The HMS Multicampus Geriatric Medicine Fellowship Program offers opportunities for interested, qualified fellows to stay for an additional one to two years to prepare for an academic career as a leader in Geriatrics. The Advanced Fellowship Training Program offers development in Medical Education, Research, Health Care Policy, and Quality Improvement. Once accepted, advanced fellows develop an individualized training plan with a mentor. Applicants apply to the Advanced Fellowship Training Program during the fall of the first year of fellowship.
Fellows pursuing advanced training as clinician educators have the opportunity to develop skills in medical education through participating in coursework such as the Beth Israel Deaconess Fellows Clinician Educator Track or the Harvard Macy Educators program (by application). Fellows develop an educational project with mentorship, and hone their teaching and curriculum development skills. Recent projects include curriculum development and assessment for the Harvard Medical School Aging and End of Life Theme, as well as peer-to-peer and interprofessional teaching and learning opportunities.
Fellows acquire a firm knowledge base in theoretical and practical aspects of aging research. By participating in formal coursework and carrying out a scholarly project, trainees will be prepared to critically evaluate the research of others and to participate in the design and conduct of their own projects. Potential research mentors include investigators at the Hinda and Arthur Marcus Institute for Aging research, as well as the New England GRECC at VA Boston and Bedford, and others.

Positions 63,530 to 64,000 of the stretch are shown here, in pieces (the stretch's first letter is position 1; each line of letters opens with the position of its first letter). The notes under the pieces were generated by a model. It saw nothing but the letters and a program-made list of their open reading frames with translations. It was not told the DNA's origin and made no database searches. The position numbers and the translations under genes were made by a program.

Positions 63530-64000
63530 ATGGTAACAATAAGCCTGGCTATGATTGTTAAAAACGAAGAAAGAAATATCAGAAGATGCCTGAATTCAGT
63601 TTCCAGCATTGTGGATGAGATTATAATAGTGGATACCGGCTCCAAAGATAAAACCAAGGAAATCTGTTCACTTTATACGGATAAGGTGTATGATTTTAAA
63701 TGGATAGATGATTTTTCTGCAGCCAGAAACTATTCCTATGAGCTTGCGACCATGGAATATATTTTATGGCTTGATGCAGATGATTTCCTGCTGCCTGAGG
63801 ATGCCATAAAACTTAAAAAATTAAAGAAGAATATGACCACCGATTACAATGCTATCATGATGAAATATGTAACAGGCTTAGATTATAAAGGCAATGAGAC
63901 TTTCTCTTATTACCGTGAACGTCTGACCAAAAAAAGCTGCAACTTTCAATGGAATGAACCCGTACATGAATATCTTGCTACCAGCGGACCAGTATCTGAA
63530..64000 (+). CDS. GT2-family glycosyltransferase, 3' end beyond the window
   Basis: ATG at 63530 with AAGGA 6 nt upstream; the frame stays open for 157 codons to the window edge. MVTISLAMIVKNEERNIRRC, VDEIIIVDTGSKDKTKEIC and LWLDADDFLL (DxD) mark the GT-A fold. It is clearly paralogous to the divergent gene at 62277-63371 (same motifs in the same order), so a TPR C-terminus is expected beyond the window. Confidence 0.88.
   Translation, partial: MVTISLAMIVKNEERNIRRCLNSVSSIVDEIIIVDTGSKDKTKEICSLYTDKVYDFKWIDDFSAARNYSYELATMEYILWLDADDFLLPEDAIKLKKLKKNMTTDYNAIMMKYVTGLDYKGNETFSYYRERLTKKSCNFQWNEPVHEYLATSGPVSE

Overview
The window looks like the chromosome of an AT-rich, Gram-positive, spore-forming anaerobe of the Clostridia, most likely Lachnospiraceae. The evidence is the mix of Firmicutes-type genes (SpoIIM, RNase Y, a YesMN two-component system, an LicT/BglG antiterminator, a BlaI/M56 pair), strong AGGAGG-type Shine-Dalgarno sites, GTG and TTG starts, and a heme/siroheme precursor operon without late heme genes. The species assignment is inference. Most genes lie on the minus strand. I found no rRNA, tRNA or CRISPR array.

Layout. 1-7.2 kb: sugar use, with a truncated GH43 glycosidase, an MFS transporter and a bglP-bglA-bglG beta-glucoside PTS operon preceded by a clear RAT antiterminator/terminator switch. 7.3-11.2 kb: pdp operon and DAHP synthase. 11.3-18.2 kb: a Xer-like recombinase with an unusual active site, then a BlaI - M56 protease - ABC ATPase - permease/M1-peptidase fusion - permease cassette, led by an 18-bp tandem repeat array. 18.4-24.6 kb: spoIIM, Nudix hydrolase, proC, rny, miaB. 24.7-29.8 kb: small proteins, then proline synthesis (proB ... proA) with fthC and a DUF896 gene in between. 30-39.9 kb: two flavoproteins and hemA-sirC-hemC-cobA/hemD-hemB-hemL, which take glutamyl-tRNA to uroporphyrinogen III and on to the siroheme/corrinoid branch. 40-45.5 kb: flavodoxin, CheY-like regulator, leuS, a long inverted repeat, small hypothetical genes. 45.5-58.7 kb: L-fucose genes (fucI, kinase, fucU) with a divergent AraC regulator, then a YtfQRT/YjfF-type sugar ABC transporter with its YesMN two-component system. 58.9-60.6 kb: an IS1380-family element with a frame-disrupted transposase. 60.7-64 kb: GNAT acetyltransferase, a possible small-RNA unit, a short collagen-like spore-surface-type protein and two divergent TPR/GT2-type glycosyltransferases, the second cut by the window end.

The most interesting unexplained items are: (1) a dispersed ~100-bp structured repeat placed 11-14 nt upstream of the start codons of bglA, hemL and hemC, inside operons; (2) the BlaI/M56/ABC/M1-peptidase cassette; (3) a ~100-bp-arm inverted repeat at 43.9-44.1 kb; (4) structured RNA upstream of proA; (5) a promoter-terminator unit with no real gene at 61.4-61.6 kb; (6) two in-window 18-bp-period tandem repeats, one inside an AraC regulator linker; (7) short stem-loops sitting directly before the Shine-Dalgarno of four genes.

Health Care Policy
Fellows have the opportunity to work in the area of health care policy with mentors from our Accountable Care Organization, Hebrew SeniorLife/Brandeis Heller Center to Inform Policy and Practice, and other programs at Harvard Medical School. Current projects focus on improving care in nursing homes through video consultation, reducing unnecessary hospital admissions, and developing new financial models for geriatrics.